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An incident from the five-day battle known as the 'Glorious First of June 1794', during the French Revolutionary War, 1793-1802, between the British fleet under Lord Howe and the French fleet under Rear-Admiral Villaret-Joyeuse.
This was the first great fleet battle of the French Wars of 1793-1815. It took place in the Atlantic, four hundred miles west of Ushant, when the French were attempting to intercept and escort home a valuable grain fleet from America and the British were also attempting to prevent this by capturing as much as possible. The consequent French manoeuvres allowed the British three days to position their fleet for the main attack. Although Villaret-Joyeuse helped ensured the safe passage of the French grain convoy (which neither fleet sighted) by drawing off Howe, he also had to try and minimize damage to his warships.
On the fourth day Howe caught up with the French and in the ensuing battle, six of their ships of the line were captured and one sunk. When the British 'Brunswick', 74 guns, fell foul of the French 'Vengeur du Peuple', 74 guns, her gunners alternately fired up through her decks and down below the waterline. The 'Vengeur du Peuple' eventually sank, an unusual occurrence for a wooden man-of-war as a result of enemy action.
The painting shows the 'Vengeur du Peuple' on the right, almost stern-on and flying the French flag, in action with the Brunswick to port in starboard-quarter view and flying the red ensign. The 'Brunswick' is also in action, on her port side, with the 'Achille', 74 guns, shown stern-on and losing all her masts. The holes in the sails of the ships demonstrate the ferocity of the battle. In the left background, two more ships are in action while the right background is obscured by smoke. This effect was witnessed by the artist from the frigate 'Pegasus', 28 guns, who filled a notebook with sketches and notes describing the course of the battle. He wrote 'the action continued very violent till near one o'clock and the ships dismasted seem'd to emerge from the smoke in such a manner that we could not see even who they had engaged last'. He placed considerable importance on accuracy, and referred to his annotated drawings and sketch plans in the production of his oil paintings.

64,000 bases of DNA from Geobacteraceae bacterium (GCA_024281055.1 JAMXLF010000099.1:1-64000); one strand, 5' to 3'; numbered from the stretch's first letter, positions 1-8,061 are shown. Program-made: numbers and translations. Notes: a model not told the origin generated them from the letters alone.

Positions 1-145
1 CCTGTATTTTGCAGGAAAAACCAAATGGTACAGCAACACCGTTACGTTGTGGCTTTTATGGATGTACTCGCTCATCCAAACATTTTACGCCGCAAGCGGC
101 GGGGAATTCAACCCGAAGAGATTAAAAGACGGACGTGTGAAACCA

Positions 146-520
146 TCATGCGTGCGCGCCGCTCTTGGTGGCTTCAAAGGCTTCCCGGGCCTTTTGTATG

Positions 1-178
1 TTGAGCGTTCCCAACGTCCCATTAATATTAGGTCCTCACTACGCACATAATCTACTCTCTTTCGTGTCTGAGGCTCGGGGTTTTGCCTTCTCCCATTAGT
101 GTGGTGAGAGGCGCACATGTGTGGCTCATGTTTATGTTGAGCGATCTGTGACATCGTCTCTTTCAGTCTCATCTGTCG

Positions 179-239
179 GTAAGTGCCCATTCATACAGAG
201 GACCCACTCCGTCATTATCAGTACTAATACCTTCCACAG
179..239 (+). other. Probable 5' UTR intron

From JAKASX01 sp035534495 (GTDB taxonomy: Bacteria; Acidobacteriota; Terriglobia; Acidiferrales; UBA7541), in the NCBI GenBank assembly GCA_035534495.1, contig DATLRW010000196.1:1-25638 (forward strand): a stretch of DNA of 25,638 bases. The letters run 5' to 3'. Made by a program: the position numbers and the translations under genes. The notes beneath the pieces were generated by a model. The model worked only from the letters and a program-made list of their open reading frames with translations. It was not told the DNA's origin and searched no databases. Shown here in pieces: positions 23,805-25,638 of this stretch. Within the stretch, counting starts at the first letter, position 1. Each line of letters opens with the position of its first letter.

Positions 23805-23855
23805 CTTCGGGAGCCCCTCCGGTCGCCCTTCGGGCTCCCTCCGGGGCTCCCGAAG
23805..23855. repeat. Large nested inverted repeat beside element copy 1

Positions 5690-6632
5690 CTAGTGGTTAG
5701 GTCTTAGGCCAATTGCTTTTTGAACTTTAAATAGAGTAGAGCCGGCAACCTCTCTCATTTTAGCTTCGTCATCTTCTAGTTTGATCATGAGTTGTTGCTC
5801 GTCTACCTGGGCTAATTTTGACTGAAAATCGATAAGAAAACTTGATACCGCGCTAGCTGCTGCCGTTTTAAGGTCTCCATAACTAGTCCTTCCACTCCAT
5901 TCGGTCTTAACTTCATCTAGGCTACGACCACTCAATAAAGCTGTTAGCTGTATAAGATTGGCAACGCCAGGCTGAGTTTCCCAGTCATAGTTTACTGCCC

A premium quality heavyweight (200gsm) fine art print material with a smooth, clean finish. This museum quality paper is extremely consistent and works perfectly with large, full colour graphics or illustrations. The matte finish emphasizes different highlights and tones in the source artworks; helping to create stunning works of art.
- All prints include a small 0.25 inch white border to ensure space for framing.
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A1 = 33.1 x 23.4 Inches
A2 = 23.4 x 16.5 Inches
A3 = 16.5 x 11.7 Inches
A4 = 11.7 x 8.3 Inches
The 'Brunswick' and the 'Vengeur du Peuple' | Nicholas Pocock | 1795
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